In modern times, there are multiple types and subtypes of Kimono. People choose Kimono depending on their age, the season and event that they’re attending. During the winter, people usually wear Awase Kimono which can be made of woven fabric like silk or synthetic fabric. Because of the cold weather, rustic colors and patterns (like russet leaves) with multiple layers are preferred. In warmer days, light, cotton Kimono with vibrant colors and floral designs (like cherry blossoms) are more common.
Traditional Kimono can be made of silk, silk brocade and satin weaves which bring a sense of elegance and velvetiness. Modern kimono is more casual and typically made with less-expensive easy-care fabrics such as rayon, cotton sateen, cotton, polyester and other synthetic fibers.
Basically, Japanese Kimono is tightly wrapped around the body in several layers and kept stable by one type of sash known as “Obi”. The process of wearing a Kimono is considered intricate due to multiple layers that need to be formed and included accessories to wear the Kimono correctly. First, we put on white socks called Tabi which is made from very soft and comfortable materials, normally cotton. Then the undergarments – a top and a wraparound skirt are put on one after another. The next layer is the Nagajuban (under-kimono), which is then tied by a Datemaki belt. Finally, the Kimono is put on, with the left side covering the right, and then tied with an Obi.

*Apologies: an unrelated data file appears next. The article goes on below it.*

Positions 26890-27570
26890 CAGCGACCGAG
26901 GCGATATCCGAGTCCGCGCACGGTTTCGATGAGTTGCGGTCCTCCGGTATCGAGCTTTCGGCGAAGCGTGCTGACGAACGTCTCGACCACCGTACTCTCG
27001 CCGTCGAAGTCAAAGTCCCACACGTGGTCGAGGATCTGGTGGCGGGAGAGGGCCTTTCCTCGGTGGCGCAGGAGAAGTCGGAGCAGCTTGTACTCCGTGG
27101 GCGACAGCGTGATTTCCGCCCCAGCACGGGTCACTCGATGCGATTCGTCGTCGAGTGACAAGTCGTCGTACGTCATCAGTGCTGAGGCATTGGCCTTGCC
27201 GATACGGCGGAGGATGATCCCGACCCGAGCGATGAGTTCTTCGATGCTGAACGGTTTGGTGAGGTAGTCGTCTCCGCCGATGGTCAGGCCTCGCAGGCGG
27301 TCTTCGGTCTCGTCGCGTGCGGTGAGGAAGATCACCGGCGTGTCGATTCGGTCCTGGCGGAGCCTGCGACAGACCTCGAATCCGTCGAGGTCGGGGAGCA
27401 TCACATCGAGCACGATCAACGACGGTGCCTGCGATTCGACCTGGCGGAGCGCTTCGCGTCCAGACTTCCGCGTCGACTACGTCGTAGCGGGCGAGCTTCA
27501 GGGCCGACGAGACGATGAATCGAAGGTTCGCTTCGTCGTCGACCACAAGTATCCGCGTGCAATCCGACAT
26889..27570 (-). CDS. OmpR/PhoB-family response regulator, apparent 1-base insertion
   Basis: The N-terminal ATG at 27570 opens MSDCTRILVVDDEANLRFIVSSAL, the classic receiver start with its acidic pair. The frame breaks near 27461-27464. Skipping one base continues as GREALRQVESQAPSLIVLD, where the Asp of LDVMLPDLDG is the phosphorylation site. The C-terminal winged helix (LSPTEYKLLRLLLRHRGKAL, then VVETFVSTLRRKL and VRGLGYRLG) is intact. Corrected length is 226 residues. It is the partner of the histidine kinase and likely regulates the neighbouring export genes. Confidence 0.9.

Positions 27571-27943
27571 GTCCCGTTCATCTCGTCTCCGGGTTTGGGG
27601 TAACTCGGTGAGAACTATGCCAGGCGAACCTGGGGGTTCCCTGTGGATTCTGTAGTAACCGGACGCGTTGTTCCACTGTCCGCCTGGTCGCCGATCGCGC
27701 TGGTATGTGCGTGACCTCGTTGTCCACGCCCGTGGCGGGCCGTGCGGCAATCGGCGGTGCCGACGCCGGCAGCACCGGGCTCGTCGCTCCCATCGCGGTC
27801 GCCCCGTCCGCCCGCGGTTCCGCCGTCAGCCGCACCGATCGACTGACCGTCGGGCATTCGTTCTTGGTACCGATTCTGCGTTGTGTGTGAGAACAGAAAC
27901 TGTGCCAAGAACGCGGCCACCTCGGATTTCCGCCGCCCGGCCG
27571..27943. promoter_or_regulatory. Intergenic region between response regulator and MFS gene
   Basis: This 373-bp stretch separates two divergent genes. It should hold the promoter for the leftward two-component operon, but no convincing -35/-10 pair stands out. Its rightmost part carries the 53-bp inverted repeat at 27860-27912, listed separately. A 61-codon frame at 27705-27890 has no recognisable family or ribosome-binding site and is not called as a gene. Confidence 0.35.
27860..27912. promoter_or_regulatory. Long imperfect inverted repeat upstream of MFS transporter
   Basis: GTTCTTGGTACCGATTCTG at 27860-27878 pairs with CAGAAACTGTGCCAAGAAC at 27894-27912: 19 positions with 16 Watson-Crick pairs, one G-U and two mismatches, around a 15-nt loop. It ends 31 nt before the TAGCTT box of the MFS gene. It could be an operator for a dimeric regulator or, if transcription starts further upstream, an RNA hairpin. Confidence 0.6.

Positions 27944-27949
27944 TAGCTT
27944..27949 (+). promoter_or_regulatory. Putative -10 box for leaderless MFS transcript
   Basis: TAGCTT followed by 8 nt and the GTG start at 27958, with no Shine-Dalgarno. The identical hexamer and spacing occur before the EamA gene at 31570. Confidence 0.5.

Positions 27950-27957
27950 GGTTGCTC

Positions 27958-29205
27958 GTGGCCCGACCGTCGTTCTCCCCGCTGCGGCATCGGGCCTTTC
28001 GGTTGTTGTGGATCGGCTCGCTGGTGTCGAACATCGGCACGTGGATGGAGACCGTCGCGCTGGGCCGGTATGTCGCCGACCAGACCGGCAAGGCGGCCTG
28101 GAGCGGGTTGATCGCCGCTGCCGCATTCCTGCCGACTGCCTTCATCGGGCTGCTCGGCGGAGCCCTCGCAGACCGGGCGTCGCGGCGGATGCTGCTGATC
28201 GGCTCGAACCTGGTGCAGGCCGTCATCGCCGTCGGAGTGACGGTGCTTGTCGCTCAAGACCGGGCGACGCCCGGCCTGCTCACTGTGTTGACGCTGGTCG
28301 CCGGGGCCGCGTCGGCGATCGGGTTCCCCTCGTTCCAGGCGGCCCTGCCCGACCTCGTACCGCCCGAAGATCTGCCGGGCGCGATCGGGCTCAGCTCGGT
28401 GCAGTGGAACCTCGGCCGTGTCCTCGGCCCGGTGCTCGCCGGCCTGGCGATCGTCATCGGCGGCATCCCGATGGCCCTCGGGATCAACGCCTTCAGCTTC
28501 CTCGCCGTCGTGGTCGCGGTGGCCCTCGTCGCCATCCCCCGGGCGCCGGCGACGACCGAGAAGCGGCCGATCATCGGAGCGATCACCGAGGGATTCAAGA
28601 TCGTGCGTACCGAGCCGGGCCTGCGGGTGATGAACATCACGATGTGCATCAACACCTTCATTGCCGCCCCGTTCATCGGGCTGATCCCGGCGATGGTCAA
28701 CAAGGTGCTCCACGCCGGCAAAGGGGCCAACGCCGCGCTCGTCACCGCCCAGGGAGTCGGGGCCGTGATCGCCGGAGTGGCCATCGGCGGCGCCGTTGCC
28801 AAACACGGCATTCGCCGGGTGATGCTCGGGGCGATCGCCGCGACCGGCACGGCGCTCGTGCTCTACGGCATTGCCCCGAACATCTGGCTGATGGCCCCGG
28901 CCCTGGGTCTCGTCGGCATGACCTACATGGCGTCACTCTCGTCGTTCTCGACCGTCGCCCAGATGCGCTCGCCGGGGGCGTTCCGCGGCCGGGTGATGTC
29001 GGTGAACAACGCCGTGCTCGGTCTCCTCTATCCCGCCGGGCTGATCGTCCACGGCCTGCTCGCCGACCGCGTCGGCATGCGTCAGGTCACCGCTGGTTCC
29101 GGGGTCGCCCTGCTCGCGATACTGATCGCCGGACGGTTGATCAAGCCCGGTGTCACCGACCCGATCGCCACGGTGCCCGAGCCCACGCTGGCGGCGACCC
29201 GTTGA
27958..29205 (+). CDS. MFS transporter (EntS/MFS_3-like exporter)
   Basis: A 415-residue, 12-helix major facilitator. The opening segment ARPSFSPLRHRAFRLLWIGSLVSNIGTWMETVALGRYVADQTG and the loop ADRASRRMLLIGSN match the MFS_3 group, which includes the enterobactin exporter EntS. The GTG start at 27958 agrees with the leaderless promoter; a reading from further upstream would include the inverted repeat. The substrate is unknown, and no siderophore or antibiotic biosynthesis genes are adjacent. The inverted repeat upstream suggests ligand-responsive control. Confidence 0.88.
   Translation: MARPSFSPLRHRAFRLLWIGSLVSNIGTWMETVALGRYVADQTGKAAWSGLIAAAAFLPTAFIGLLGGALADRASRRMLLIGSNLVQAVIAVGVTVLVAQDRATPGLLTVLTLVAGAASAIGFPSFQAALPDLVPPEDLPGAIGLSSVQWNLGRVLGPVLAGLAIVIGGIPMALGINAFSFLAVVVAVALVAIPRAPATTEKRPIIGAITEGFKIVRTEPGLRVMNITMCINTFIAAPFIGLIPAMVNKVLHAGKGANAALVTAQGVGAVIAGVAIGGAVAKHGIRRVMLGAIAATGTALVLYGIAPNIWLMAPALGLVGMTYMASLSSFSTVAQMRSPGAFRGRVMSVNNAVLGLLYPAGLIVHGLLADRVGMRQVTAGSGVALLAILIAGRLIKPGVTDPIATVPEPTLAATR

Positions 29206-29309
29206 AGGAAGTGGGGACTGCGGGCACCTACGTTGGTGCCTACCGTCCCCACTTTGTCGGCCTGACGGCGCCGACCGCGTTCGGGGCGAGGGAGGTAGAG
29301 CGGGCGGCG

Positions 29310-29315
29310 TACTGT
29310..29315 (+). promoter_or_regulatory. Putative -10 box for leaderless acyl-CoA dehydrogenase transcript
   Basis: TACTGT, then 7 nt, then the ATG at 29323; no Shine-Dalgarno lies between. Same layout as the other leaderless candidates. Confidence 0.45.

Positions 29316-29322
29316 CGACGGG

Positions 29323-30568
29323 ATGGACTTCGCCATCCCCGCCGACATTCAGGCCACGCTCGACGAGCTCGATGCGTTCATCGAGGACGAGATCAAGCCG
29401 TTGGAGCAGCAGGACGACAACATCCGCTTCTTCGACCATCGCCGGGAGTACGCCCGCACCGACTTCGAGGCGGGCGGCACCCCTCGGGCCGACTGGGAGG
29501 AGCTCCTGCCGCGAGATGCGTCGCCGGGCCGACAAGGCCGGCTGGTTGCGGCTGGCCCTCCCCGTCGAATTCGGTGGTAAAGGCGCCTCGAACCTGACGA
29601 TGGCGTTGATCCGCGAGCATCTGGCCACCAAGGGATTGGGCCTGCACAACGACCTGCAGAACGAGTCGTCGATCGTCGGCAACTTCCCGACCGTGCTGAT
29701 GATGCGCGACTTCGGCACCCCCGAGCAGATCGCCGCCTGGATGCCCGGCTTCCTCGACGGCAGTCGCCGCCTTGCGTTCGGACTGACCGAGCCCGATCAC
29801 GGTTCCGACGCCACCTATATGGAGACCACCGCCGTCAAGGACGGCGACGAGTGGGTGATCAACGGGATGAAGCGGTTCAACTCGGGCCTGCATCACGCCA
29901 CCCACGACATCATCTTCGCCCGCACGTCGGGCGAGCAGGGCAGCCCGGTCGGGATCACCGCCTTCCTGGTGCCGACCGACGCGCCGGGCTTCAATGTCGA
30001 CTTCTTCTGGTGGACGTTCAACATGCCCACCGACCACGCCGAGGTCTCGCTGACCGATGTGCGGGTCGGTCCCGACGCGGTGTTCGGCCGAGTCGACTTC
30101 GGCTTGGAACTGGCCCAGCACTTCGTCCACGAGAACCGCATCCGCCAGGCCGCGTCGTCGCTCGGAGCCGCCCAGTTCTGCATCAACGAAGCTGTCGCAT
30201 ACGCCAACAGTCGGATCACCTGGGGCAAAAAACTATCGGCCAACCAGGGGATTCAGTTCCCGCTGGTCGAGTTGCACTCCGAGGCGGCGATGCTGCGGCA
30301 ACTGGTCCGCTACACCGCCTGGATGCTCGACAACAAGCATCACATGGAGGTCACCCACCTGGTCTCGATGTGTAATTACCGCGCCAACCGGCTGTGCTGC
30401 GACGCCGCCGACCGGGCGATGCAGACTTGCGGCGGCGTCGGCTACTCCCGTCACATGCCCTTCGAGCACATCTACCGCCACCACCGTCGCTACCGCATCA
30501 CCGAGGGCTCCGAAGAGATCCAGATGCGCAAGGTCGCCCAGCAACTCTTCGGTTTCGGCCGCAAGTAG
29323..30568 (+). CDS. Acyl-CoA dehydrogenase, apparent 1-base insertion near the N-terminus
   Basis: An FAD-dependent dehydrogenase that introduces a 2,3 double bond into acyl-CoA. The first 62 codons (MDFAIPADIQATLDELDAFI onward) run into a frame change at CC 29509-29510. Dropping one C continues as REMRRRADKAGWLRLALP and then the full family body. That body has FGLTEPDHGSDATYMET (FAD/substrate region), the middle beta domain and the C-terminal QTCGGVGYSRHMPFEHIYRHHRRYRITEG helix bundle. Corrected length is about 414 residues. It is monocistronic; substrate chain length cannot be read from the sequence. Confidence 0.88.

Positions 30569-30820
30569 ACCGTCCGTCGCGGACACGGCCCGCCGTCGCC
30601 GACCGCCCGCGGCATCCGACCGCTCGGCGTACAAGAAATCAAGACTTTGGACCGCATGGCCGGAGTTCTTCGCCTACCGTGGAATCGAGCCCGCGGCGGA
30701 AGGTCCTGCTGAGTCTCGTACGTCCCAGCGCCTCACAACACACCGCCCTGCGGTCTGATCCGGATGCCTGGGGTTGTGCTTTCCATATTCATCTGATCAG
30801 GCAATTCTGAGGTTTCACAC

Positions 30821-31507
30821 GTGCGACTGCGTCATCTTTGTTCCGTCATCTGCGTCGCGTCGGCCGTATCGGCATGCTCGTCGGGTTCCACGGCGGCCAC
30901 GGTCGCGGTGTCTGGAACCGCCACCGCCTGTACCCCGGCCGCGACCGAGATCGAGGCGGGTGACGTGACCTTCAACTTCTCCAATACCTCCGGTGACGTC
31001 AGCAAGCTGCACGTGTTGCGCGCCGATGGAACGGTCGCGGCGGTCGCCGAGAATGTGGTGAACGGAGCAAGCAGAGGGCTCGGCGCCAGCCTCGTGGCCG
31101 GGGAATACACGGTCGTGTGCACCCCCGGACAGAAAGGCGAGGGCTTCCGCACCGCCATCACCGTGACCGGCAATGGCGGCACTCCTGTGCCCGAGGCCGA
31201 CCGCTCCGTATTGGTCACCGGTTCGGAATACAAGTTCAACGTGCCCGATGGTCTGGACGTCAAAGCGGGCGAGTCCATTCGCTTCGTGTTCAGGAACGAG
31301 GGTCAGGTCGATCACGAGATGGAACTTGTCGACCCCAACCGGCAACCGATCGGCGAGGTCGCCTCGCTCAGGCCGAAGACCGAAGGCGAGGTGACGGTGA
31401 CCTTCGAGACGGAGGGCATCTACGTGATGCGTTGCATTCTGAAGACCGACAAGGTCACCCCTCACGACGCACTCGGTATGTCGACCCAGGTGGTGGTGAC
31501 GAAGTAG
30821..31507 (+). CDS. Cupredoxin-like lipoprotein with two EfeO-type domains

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Furisode (振袖) is regarded as the most formal style of Kimono and worn by Japanese unmarried women for social functions such as the coming of age ceremony, graduation day or relative’s weddings. Many girls get Furisode from their granma’s age.
Furisode has extremely long sleeves that are hung down about the length of the ankles of the women. The longer the sleeves are, the more sophisticated it is. Furisode is made of very fine, brightly colored silk with gorgeous and youthful patterns. The price of Furisode varies depending on the material’s quality, design and workmanship normally would be around A$15,000 for the whole outfit.